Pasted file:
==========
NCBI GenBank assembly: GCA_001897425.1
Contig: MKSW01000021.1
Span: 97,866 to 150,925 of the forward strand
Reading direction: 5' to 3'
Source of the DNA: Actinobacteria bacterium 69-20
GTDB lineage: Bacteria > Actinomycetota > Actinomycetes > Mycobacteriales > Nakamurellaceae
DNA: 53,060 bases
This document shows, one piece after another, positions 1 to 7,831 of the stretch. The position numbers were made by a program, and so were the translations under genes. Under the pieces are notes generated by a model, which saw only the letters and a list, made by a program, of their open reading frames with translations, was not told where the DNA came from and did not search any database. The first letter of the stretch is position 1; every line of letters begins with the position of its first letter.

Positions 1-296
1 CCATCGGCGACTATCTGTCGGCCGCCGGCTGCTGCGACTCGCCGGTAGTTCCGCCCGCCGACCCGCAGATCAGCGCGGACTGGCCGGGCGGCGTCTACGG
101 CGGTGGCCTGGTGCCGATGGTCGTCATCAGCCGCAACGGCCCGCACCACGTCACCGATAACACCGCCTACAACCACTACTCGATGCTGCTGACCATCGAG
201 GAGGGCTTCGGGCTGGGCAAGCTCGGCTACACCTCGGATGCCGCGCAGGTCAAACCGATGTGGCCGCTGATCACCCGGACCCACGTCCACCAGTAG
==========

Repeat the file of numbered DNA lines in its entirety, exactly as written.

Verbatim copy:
NCBI GenBank assembly: GCA_001897425.1
Contig: MKSW01000021.1
Span: 97,866 to 150,925 of the forward strand
Reading direction: 5' to 3'
Source of the DNA: Actinobacteria bacterium 69-20
GTDB lineage: Bacteria > Actinomycetota > Actinomycetes > Mycobacteriales > Nakamurellaceae
DNA: 53,060 bases
This document shows, one piece after another, positions 1 to 7,831 of the stretch. The position numbers were made by a program, and so were the translations under genes. Under the pieces are notes generated by a model, which saw only the letters and a list, made by a program, of their open reading frames with translations, was not told where the DNA came from and did not search any database. The first letter of the stretch is position 1; every line of letters begins with the position of its first letter.

Positions 1-296
1 CCATCGGCGACTATCTGTCGGCCGCCGGCTGCTGCGACTCGCCGGTAGTTCCGCCCGCCGACCCGCAGATCAGCGCGGACTGGCCGGGCGGCGTCTACGG
101 CGGTGGCCTGGTGCCGATGGTCGTCATCAGCCGCAACGGCCCGCACCACGTCACCGATAACACCGCCTACAACCACTACTCGATGCTGCTGACCATCGAG
201 GAGGGCTTCGGGCTGGGCAAGCTCGGCTACACCTCGGATGCCGCGCAGGTCAAACCGATGTGGCCGCTGATCACCCGGACCCACGTCCACCAGTAG